July 2010

Tony Martinez


Each month I will describe sights of interest in the night skies of South Carolina. These sights will be broken down into three sections; what you can see with the naked eye, with binoculars, and with a small telescope. The best time to view the night sky is at and around the times when the Moon is not visible, what is known as a New Moon; which will occur this month on July 11th. For July, your best viewing nights will be from July 1st through July 16th. The Star chart below is set for Florence, SC on July 15th at 9 pm.

The Summer Messier Objects:

Remember, if you work your way through the famous Messier List, you will easily learn the night sky. Summer is always a nice time to go out star gazing, although the humidity can sometimes interfere with clear sky viewing. This month I want to take you on a short tour of some Messier Objects of the southern summer sky. Your equipment for this journey: a pair of binoculars, seven to ten power, a lawn chair, beverages, and snacks of your choice. As you look to the south this month, you are looking into the center of our Milky Way galaxy. The fact that we are looking into the center of our galaxy in the summer is why the Milky Way is much brighter in the summer than in the winter when we are looking away from the galactic center. So let’s start our trip by referring to the map of the southern sky shown below.

The first stop is the globular cluster; M22 in Sagittarius. Many say that the globular cluster M13 in Hercules is the best globular cluster of the northern hemisphere, but I vote M22 as the best. This cluster is easy to find with binoculars because it is just to the left of the top star in the “Teapot” asterism in Sagittarius. Although M22 contains more than 70,000 stars, through binoculars, it is just a fuzzy ball, but remember, most Messiers are just fuzzy objects when viewed through simple binoculars.

Next stop is the Lagoon Nebula; M8. This time look to the right side of Sagittarius, and using the “Teapot,” look above the spout to locate M8. This Messier Object lies closest to the direction of the center of the Milky Way Galaxy. Using binoculars on a clear night, you can see some of the nebulosity of M8 imbedded in a “rectangular” grouping of stars. I have had the wonderful experience of seeing the Lagoon Nebula with my naked eye while at a dark sky site in northern Pennsylvania.

Right above M8 are two other Messier Objects, M21, and a well-known object, the Trifid nebula, M20. I personally have never been able to resolve either of these Messiers with standard binoculars, but you are welcome to try.

Next stop: If you look directly above M22, about twice the distance of M8, you will see the Eagle Nebula. Years ago, this was just another nice Messier Object, until it became famous when the Hubble telescope took the amazing star birth “Pillars” photo in the Eagle Nebula; see below.


The last stop on our short tour is the Omega Nebula, M17, also known as the “Swan Nebula.” You can find M17 just below the Eagle Nebula. I have always been surprised how easy it is to resolve the nebulosity of this object with simple binoculars. I always see it as a side view of a swan, but with a short neck; check it out.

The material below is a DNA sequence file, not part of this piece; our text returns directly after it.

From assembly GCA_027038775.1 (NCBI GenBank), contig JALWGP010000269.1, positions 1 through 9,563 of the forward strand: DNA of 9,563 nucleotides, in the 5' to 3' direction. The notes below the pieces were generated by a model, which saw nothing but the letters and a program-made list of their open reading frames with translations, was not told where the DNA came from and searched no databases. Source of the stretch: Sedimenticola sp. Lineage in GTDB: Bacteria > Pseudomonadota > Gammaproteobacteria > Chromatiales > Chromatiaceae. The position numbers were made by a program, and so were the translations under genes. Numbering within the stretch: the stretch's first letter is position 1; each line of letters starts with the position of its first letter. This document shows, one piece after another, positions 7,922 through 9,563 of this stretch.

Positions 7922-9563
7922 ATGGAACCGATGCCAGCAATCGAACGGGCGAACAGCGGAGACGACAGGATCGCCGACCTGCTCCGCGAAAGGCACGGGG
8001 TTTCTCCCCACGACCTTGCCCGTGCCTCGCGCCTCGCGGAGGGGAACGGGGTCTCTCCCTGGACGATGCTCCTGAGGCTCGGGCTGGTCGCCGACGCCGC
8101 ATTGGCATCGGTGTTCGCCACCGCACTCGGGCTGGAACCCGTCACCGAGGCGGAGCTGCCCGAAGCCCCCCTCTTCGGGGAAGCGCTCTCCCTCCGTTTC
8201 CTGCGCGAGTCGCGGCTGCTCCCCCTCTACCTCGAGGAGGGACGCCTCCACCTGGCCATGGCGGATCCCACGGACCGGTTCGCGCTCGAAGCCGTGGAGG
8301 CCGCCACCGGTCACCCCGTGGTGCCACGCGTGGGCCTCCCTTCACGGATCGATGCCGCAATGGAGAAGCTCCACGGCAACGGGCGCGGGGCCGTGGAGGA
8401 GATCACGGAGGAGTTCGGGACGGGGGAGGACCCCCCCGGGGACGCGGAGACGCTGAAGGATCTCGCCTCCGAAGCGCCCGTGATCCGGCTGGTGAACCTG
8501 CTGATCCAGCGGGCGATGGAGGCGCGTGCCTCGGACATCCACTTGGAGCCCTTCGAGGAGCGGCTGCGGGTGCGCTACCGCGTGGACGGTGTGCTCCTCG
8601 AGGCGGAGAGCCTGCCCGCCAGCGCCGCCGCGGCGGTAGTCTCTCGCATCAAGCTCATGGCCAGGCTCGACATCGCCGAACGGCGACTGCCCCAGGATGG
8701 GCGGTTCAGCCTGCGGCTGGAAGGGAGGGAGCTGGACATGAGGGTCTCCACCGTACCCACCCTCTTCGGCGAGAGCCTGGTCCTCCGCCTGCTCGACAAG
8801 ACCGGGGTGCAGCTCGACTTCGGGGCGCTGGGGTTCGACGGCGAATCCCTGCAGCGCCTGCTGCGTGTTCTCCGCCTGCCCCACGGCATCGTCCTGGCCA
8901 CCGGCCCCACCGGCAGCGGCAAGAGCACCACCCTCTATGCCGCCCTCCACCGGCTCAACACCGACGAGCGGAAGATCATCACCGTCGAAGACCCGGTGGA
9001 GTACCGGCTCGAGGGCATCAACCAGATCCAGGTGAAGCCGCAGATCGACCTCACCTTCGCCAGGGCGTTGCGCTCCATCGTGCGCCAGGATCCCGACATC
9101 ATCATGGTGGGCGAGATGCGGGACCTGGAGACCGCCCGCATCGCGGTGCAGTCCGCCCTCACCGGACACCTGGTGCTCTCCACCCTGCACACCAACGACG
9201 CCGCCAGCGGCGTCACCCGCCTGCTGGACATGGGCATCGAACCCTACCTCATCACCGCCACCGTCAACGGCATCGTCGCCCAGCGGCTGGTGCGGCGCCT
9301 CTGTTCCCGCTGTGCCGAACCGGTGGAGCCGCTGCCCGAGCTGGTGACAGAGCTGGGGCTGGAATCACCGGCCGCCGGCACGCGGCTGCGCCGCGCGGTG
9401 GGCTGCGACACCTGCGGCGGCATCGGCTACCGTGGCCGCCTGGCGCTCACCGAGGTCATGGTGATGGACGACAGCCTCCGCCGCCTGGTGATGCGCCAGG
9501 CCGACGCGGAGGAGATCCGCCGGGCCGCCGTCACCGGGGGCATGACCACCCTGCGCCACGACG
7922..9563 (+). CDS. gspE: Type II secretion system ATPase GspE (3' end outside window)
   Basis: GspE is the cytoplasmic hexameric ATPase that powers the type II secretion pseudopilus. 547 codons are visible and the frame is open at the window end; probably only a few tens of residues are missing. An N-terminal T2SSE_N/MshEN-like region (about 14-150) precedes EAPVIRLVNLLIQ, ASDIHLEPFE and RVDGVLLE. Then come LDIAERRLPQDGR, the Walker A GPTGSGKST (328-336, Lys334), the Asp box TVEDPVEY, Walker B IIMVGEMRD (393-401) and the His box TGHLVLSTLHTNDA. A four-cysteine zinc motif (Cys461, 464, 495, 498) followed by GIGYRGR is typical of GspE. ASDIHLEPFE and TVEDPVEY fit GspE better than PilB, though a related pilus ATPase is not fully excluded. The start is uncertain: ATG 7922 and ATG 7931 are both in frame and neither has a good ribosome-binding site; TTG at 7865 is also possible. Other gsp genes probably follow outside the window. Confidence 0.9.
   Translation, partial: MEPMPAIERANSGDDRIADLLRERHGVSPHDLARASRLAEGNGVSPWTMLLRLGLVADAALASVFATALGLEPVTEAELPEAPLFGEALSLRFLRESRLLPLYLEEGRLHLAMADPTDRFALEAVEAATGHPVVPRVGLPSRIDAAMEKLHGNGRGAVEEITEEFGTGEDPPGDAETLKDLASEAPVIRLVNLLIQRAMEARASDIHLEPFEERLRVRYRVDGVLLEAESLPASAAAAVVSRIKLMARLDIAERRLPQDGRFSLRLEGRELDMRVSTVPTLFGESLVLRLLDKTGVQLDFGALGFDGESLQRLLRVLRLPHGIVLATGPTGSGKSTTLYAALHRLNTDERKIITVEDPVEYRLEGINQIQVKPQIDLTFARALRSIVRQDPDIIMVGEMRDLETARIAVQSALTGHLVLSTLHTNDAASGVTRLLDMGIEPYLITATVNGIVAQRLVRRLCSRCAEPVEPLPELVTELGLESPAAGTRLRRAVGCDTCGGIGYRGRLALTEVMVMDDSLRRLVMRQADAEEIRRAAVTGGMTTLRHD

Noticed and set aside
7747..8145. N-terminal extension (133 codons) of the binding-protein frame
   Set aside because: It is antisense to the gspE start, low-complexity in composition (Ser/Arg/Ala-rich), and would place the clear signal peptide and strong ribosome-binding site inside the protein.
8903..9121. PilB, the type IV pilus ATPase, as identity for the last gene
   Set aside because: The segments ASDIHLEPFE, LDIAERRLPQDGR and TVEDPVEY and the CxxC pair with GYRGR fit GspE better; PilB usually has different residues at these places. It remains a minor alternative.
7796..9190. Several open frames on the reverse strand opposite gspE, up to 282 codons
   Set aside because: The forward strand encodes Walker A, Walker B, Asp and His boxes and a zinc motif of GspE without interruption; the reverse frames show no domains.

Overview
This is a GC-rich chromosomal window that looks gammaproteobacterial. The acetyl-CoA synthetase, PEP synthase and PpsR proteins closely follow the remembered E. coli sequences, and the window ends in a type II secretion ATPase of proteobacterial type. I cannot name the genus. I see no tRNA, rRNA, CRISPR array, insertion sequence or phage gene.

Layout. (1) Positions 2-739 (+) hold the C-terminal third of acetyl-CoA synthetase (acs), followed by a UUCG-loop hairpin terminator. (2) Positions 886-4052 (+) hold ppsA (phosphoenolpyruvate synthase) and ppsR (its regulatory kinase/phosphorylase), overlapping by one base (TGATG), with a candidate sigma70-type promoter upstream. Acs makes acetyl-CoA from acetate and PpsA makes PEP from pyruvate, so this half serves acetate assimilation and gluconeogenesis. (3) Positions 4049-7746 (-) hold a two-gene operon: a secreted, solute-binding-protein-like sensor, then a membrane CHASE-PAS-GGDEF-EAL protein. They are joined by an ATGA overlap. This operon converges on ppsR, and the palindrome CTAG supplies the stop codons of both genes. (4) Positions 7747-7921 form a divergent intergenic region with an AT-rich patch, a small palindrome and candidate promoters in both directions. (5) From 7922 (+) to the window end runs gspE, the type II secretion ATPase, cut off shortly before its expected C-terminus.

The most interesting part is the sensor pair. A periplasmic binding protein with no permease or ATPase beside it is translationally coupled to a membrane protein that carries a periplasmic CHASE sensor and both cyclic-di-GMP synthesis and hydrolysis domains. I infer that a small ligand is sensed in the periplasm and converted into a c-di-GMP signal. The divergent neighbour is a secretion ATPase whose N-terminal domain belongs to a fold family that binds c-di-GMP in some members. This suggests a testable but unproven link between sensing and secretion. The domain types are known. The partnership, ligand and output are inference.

After locating the Messiers in our short tour, you should continue your search for other Messiers in the southern summer sky. Try to find M11, M23, and M25, all in the region above Sagittarius. Then move over to Scorpius and try to locate M6 and M7 near the scorpion’s stinger. Also M4 and M80 near the primary star of Scorpius, Antares. While you are in the constellation of Scorpius, wander with your binoculars throughout the region of the scorpion’s tail and lower body. This region is filled with groupings of stars.

A note on the above images: The small binocular images approximate the view through seven to ten power binoculars, just remember, that the actual images you see will indeed be small fuzzy objects. The images labeled “Large Telescope” actually represent the view of these Messier Objects using long time exposure astrophotography. The time exposure and the use of filters, etc. are required to see the colors of the gases in the nebulas. Therefore, if you have a large Dobsonian reflector, you would see an image similar to that shown for a large telescope, but without the color. I have personally watched amateur astronomers at star parties creating similar beautiful color photos of nebulas, however, this type of astrophotography is quite tedious and can be quite costly.

The Dance of the Planets:

This is a great month for planets lovers. Throughout the month, as you look towards the southwest, you will see three planets. The brilliant Venus will be closest to the horizon, followed by Mars and then Saturn. By mid month they will be nicely lined up, and by the end of the month, Saturn will move past Mars as it approaches Venus.

Naked Eye Sights: The summer Milky Way. Watch the “Dance of the Three Planets” in the southwestern sky.

Binocular Sights (7 to 10 power): Follow the directions above, and take a tour of the southern sky summer Messier Objects. Then try to find the other seven Messiers listed above. If you are a dedicated Messier Object observer, there are still other Messiers to find in the southern sky. If you have 25 X 100mm binoculars, all of the Messiers will look quite impressive.

Telescope Sights (60-100mm): Of the Messiers mentioned above, M22 will probably look the best through a telescope. If you enjoy planet watching, you have Venus, Mars, and Saturn all in the same region of the sky.



See you next month!

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